As the next step, key ministers, with technical guidance from WWF, will take the lead in developing a master plan for the integrated management of Yangtze resources. The Hunan provincial government has also agreed to host the 2nd Yangtze Forum in 2006.
WWF is demonstrating and advocating the integrated management of the Yangtze, finding a way to work with, rather than against, the river. It has been working at both the policy level and in the field towards restoration of the balance of nature and people in the central Yangtze since the 1990s. Notes for editors:
• A main component of the solution being put forward by WWF in China is integrated river basin management (IRBM), which aims to promote better management and preservation of water resources, the ecosystem and biodiversity within river basins, while improving the environmental quality and living standard of people. WWF co-funded the IRBM Task Force with the China Council for International Cooperation on Environment and Development (CCICED), a high level international advisory board to the Chinese government.
• WWF is also working on the ground in the Yangtze basin to promote a more sustainable approach to river management. In Hubei Province, the WWF-HSBC Yangtze Programme is working with local authorities to re-establish natural connections between wetlands and the Yangtze in order to restore the area’s ‘web of life.’ A way has been devised to re-introduce water and fish fry into the wetland area. The floodgates of a dam, the sole function of which was once to prevent and drain off floods, will now be opened seasonally, taking into account the fish breeding season and allowing fish to flow into the wetlands from the Yangtze. The programme is also introducing alternative fishing in Zhangdu Lake and Lake Hong. These two lakes were heavily degraded due to intensive fish and crab farming, fish nets, and polders. By restoring aquatic plants in the lakes, water quality has significantly improved and the highly endangered Oriental white stork has returned for the first time in ten years.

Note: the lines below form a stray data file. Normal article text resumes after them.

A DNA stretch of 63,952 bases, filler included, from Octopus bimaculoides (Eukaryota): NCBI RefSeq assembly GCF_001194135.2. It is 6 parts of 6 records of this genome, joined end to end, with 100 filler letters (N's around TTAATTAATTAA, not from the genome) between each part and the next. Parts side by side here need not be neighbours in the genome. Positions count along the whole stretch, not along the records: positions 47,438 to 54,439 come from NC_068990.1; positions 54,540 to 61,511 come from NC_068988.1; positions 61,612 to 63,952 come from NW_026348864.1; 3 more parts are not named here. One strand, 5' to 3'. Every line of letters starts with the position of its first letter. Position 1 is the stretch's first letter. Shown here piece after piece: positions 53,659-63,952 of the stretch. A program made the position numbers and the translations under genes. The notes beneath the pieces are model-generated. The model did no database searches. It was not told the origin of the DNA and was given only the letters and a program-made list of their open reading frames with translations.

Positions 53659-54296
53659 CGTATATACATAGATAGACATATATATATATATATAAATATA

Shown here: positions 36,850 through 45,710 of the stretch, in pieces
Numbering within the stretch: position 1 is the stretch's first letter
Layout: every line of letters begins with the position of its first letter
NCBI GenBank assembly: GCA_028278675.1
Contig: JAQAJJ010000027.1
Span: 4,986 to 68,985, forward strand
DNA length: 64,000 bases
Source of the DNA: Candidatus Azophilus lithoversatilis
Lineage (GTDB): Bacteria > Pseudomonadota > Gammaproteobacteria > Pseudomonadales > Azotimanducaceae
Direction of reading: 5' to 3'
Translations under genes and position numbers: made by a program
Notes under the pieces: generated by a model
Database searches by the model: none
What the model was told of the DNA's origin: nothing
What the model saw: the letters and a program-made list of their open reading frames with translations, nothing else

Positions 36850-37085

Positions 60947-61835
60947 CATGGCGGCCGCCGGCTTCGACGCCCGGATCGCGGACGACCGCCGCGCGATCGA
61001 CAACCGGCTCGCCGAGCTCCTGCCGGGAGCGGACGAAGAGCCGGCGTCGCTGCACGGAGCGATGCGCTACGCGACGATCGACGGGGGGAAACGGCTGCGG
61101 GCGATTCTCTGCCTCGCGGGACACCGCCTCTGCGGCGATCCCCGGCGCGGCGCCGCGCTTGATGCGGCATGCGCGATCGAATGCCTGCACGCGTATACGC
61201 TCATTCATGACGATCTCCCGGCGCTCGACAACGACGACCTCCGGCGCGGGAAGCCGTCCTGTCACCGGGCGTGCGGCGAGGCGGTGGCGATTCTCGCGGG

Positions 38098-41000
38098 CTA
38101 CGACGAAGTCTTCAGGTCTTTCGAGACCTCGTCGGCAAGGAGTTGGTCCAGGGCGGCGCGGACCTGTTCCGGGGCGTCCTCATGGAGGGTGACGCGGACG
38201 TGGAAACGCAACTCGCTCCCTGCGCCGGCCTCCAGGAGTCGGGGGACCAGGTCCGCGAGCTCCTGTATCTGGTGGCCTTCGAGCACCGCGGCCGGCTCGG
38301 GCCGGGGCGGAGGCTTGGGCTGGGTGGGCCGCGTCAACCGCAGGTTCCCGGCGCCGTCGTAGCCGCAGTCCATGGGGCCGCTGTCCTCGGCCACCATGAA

• WWF is also working with farmers in the Dongting and Poyang Lake wetlands to develop alternative livelihoods, new land use and flood management approaches to realize an eco-system-based approach to the Yangtze Basin.
• The WWF report, Rivers at Risk
, identifies the top 21 rivers at risk from dams being planned or under construction. It shows that over 60 per cent of the world’s 227 largest rivers have been fragmented by dams, which has led to the destruction of wetlands, a decline in freshwater species - including river dolphins, fish, and birds, and the forced displacement of tens of millions of people. The report highlights the Yangtze as the river at most risk with 46 large dams planned or under construction.
• Chinese government support for wetland conservation was demonstrated with the approval of the Wetland Conservation Project Plan in April 2004. Under the plan, the Chinese government committed that by 2030, 90 per cent of natural wetlands will be effectively protected, the amount of Ramsar sites (wetlands of international importance) will be increased from 30 to 80, and the amount of national wetlands nature reserves should be increased from 353 to 713.
For further information:
Caroline Liou, Communications Manager
Tel: +86 10 6522-7100 ext 3239
Lisa Hadeed, Communications Manager
WWF Global Freshwater Programme
Tel: +41 22 364 9030